Clearly, Steel has established an enormous following. Her first hardback printings are usually 1 million(Bestsellers database), and this is not including the limited editions and large print editions that are simultaneously published at the first printing. These extra editions allow collectors and visually impaired people the same chance to get her most recent novel at the start of publication. Her books go on to be published in paperback, Braille, and several translations. Wings was found to be published 15 different times in a multitude of languages, and Danielle Steel's website details her overseas publishers in at least 29 different countries. She does not only captivate American audiences; Danielle Steel is so popular that there is a market around the entire world for her novels. In printing in so many languages and different editions, Steel is guaranteeing that some form of her work will be available to people of any language. Though Wings was neither published on audio tape nor made into a TV movie as many of Steel's books are, there is no lack of translated editions.
Wings, as well as the majority of Steel's other works have been dubbed as easy reads(Galenet). Her books are sold at all major booksellers, second hand shops, they can be checked out at the library, and they are found in many drug stores, grocery stores, and in airports. The books are fast moving, there is no difficult language, the plot is very linear and predictable, and the reader is drawn into the feelings of the characters. Danielle Steel does not claim to write on a high literary level (Galenet), and thus her books should be treated as a way to escape to a world of make-believe but identifiable characters. Critics point out her poor grammar, non-sequiturs, and run-on sentences, but the novel moves so fast and the reader is so enthralled that it becomes easy to look past this. Whether this says that society is reading on an extremely low level or just reading for pleasure, it is indisputable that Steel's books are hard to put down.
In researching a reason as to why Steel would have focused on World War II, flying, and aviation hero Amelia Earhart, it became apparent that these topics were very prevalent in the media at this time.
On June 12, 1994, TNT broadcasted a highly publicized TV movie starring Diane Keaton as Amelia Earhart. The movie was mentioned in several major newspapers including The Washington Post, as well as all major magazines and entertainment guides(Galenet). Amelia Earhart: The Final Flight was so highly regarded that the Smithsonian Institution offered a mega-screen preview at the National Air and Space Museum with an introduction by Doris Rich, author of Amelia Earhart: A Biography. Additionally, in as early as August of 1994, the Smithsonian Institution was in the midst of the most heated debate over an exhibit in history. "The Last Act: The Atomic Bomb and the End of WWII", an exhibit including Enola Gay, the B-29 that dropped "Little Boy," the first atomic bomb, on Hiroshima was a widely publicized uproar at the politics involved in displaying this plane(Washington Times Archives, Washington Post Archives). These happenings in the media could have contributed to a furthered interest in Wings, which dealt with many of the same issues.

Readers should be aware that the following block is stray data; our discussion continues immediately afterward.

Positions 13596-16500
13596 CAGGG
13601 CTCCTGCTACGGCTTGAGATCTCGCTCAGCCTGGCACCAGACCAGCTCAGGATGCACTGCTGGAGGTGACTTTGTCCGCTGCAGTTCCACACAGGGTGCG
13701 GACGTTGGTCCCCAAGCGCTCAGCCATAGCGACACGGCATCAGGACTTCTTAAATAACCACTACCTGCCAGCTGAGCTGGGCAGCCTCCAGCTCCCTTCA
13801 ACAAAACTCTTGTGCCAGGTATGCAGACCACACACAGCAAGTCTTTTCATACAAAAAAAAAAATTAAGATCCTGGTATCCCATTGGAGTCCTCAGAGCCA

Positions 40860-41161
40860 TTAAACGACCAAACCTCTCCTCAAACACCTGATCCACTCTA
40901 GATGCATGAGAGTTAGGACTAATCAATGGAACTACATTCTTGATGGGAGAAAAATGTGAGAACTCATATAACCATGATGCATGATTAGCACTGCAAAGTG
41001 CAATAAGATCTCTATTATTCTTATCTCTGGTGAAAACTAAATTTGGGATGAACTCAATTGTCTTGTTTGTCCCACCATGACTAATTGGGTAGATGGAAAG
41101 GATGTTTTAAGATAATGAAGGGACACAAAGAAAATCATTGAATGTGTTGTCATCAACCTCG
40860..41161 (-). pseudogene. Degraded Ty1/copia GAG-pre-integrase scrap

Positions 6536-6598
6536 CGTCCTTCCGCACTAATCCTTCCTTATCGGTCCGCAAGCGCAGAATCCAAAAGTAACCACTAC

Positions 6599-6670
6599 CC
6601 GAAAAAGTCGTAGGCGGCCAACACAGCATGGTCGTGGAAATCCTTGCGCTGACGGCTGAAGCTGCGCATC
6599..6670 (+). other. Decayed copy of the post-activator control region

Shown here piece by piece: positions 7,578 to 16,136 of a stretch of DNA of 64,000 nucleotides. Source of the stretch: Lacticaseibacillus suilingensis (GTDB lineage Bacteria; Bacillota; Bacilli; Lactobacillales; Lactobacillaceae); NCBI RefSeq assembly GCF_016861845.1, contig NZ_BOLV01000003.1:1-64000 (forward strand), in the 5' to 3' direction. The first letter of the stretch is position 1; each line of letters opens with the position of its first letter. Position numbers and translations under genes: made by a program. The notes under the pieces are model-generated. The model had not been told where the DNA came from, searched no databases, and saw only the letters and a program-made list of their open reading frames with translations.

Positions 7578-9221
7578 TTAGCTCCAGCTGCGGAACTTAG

In April of 1994, New York University history professor, Susan Ware, published a highly debated book on feminism entitled Still Missing: Amelia Earhart and the Search for Modern Feminism. This book dealt with the disappearance of Earhart and her assertion of herself as a woman through the ultimate defiance of nature?flying. Along the very same lines of the thinking of Wings heroine Cassie O'Malley, this book could serve as a perfect segueway to Steel's romance novel.
1994 also brought the announcement that The Ninety Nines, a group of people who enjoy sharing the knowledge of Amelia Earhart and other women pilots, was beginning extensive fundraising, restoration and preservation efforts to restore The Amelia Earhart Birthplace Museum(www.ninety-nines.org). Ironically, Cassie O'Malley becomes one of the founding women of The Ninety Nines at the end of Wings. Also, Women in Aviation, International was formally established in 1994, an organization dedicated to encouraging women to seek opportunities in aviation(www.wiai.org). At the time of the publication of Wings, the media was full of happenings pertaining to Amelia Earhart, aviation, and women and the ongoing struggle for feminism. There was much mention of a lack of religion and morality, as well as the loosing of family values. Though the characters of Wings were in no way highly religious, the strong family structure was perfunctory. When Cassie lost her brother, the reader was engrossed in her family enough to feel pity for the characters.
Though Danielle Steel's books are in no way of a literary quality to win any awards, she has certainly captured the hearts of millions of readers all over the world. Wings is just another addition to the growing collection of books her name sells each year. The popular genre of historical romance, Danielle Steel's persona, the marketing and publishing strategies surrounding her works, and the frequent media attention surrounding Amelia Earhart and aviation make this book an inevitable bestseller. 1990s society is enthralled with movie stars and Danielle Steel is able to portray a glamorous and a motherly persona at the same time. People want to live a perfect romance, and Danielle Steel's books allow that to happen. Wings has is all: the love story, aviation, and a woman asserting herself in a man's world at a time when feminism dominates our culture.
Galenet-Biography Resource Center